On March 22 in Watertown, the National Association of Armenian Studies and Research (NAASR) screened J. Michael Hagopian’s newest Armenian Genocide eyewitness documentary, “The River Ran Red,” before about 300 attendees.
A panel discussion afterward featured Hagopian, Clark University professor Taner Akcam, and MIT lecturer Bedross Der Matossian.
Akcam made several troubling statements which, though they may have seemed innocuous to the audience, implied the following, in my opinion: that Turkey and its regimes past and present bear no responsibility for the consequences of the genocide; that many more documents and archives must be opened and researched before the most important conclusions about the genocide can be reached; that genuine Turkish-Armenian rapprochement can occur before—or even in place of—sincere genocide acknowledgment and restitution; that so-called “reconciliation,” which he left undefined, is somehow a solution to past injustices; and that academicians should possess fluency in the Turkish language to participate in dialogue because Turkish is the leading language in genocide research.
These implications could not be directly challenged since audience members were not able to verbally ask questions. After written questions were collected, the moderator combined and sanitized them before orally presenting them to the panelists, who were then given the choice of whether or not to respond.
It is well known that Akcam does not believe in reparations for Armenians. Der Bedrossian did make a passing reference to reparations, but that was only because of written questions from audience members.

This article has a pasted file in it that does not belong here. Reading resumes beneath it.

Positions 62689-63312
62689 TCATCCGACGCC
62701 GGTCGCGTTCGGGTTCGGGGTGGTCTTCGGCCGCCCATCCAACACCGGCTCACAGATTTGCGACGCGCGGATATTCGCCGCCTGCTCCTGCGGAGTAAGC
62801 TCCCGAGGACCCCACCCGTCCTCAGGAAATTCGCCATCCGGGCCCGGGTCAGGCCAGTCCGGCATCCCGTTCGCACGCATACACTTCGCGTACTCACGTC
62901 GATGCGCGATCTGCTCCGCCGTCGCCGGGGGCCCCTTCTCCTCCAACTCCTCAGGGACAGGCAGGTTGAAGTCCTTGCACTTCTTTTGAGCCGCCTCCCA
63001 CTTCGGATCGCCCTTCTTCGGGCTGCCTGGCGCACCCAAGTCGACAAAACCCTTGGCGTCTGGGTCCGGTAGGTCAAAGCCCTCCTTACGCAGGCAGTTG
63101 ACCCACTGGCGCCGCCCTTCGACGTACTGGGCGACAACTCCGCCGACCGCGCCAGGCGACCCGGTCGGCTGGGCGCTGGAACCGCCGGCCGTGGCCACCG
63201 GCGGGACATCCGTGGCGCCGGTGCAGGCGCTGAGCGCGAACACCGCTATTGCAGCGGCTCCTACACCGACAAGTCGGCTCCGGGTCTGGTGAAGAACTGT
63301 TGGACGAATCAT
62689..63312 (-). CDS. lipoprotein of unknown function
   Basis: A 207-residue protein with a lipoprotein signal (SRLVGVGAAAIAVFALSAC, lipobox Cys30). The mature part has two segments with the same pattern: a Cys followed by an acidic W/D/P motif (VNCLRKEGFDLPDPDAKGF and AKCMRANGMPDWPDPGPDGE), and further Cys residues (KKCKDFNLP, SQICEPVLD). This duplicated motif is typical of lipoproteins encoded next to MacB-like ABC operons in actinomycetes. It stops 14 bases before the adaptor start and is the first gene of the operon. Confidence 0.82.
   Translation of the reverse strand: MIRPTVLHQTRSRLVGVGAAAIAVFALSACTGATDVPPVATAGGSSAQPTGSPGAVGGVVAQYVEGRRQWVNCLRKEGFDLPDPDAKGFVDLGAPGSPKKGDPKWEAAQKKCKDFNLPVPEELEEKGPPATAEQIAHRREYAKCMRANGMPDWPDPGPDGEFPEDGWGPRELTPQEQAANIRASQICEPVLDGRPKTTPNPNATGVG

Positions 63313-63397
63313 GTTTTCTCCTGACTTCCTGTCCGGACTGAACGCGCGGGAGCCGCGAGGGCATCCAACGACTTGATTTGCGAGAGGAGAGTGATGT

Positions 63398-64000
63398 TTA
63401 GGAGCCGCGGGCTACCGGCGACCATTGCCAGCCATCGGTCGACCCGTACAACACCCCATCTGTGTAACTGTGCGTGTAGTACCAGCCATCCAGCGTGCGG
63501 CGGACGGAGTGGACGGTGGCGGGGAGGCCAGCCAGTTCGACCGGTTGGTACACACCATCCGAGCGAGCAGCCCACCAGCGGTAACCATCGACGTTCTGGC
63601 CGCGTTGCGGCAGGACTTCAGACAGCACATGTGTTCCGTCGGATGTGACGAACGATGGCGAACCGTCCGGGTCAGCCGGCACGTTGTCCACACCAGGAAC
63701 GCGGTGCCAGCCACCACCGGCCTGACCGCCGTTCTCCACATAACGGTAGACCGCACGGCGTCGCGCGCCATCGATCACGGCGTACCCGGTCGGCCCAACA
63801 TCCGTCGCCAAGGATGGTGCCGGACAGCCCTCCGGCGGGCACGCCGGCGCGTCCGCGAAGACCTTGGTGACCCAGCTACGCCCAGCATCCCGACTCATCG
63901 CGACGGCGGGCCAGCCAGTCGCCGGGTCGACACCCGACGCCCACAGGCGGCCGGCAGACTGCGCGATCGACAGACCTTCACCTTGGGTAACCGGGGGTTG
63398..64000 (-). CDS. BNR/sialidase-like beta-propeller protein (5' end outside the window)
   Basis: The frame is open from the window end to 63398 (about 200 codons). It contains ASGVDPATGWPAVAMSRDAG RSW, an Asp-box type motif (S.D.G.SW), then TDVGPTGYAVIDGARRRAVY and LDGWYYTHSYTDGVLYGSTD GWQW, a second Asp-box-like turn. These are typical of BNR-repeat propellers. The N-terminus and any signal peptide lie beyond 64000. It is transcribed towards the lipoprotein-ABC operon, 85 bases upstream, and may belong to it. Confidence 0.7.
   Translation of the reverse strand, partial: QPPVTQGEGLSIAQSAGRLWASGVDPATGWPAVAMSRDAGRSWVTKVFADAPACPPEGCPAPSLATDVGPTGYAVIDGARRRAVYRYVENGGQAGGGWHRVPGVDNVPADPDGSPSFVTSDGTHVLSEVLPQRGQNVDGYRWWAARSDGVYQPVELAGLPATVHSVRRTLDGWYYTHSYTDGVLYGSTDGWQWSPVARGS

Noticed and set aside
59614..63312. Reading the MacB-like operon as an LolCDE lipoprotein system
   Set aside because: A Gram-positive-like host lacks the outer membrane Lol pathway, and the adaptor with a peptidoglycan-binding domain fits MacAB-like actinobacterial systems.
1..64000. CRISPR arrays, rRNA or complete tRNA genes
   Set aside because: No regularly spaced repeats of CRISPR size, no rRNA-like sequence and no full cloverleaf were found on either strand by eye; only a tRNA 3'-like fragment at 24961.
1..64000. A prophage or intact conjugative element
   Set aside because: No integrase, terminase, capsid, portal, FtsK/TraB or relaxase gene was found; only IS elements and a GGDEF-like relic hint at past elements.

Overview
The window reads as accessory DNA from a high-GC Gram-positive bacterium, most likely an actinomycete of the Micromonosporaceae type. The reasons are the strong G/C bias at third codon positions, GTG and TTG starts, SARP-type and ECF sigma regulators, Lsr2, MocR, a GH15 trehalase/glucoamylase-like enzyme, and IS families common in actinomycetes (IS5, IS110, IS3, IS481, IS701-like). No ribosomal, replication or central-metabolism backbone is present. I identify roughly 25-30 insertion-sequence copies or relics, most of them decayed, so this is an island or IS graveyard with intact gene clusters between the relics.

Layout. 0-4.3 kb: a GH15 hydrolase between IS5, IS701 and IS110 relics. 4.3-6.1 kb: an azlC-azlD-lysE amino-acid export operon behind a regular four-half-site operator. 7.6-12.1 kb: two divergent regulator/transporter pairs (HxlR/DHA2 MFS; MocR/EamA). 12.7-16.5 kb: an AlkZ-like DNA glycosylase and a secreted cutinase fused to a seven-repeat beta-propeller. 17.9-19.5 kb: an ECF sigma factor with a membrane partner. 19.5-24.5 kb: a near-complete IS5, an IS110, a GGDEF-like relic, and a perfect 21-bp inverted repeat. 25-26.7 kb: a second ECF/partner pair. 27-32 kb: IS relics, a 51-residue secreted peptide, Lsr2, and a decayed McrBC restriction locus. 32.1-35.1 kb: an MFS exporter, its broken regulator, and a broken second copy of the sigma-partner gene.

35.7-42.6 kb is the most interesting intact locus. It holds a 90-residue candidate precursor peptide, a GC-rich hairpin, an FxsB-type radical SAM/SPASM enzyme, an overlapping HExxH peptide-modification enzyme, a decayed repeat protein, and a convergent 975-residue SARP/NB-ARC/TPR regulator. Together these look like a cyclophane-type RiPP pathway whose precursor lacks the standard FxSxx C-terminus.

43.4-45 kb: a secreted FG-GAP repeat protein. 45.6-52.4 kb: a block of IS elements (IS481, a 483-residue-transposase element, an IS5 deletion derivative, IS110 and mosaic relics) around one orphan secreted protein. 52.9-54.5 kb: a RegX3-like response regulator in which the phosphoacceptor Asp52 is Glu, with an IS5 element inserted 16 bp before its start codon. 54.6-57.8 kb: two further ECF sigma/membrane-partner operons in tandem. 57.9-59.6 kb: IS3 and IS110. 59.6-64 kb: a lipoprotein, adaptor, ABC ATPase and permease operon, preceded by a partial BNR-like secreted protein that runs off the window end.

In holding this event, NAASR recognized that the Armenian Genocide is an important topic. But to what end? Aside from the obvious fact that Turkey does not acknowledge the genocide, is NAASR unaware that there are other aspects of the genocide that are relevant to present-day Armenia and Armenians?
There is nothing wrong with genocide study and research. But will incessant calls for further research be used to marginalize and delay for another 94 years the articulation and fulfillment of Armenian political demands emanating from the genocide?
If this event needed a panel, and I’m not sure that it did, and even if the audience had been allowed to ask direct questions, the panel should have been balanced with at least one person who could discuss the present-day implications of the genocide as well as legitimate Armenian demands.